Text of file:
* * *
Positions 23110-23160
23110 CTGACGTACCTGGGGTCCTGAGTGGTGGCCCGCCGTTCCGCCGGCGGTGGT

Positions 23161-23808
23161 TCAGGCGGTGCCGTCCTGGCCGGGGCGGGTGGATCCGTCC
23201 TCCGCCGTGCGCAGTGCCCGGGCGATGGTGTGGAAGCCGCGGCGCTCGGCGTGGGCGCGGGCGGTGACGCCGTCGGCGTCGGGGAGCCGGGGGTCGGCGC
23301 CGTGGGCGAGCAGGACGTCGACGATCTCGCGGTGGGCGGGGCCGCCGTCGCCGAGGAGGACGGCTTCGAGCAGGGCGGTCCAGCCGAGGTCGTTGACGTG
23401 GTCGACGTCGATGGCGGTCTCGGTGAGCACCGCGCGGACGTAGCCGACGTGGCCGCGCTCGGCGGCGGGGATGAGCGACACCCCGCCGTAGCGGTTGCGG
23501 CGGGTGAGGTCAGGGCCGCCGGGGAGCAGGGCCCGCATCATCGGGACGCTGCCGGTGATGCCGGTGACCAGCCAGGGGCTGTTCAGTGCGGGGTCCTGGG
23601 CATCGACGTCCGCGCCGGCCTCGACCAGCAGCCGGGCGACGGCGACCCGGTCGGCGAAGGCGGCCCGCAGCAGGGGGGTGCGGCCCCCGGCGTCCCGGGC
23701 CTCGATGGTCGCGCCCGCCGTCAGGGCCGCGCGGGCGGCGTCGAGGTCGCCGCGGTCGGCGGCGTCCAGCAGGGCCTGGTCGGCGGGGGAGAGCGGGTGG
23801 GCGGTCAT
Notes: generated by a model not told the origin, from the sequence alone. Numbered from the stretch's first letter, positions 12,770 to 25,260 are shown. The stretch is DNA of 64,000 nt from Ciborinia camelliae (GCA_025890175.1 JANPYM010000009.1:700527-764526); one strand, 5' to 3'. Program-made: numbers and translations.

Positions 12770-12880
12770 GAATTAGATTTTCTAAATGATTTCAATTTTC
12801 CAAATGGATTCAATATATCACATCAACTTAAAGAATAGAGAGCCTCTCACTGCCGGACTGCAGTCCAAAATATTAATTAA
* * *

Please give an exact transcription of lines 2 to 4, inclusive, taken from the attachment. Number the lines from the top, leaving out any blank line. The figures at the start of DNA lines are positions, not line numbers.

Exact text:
23110 CTGACGTACCTGGGGTCCTGAGTGGTGGCCCGCCGTTCCGCCGGCGGTGGT

Positions 23161-23808
23161 TCAGGCGGTGCCGTCCTGGCCGGGGCGGGTGGATCCGTCC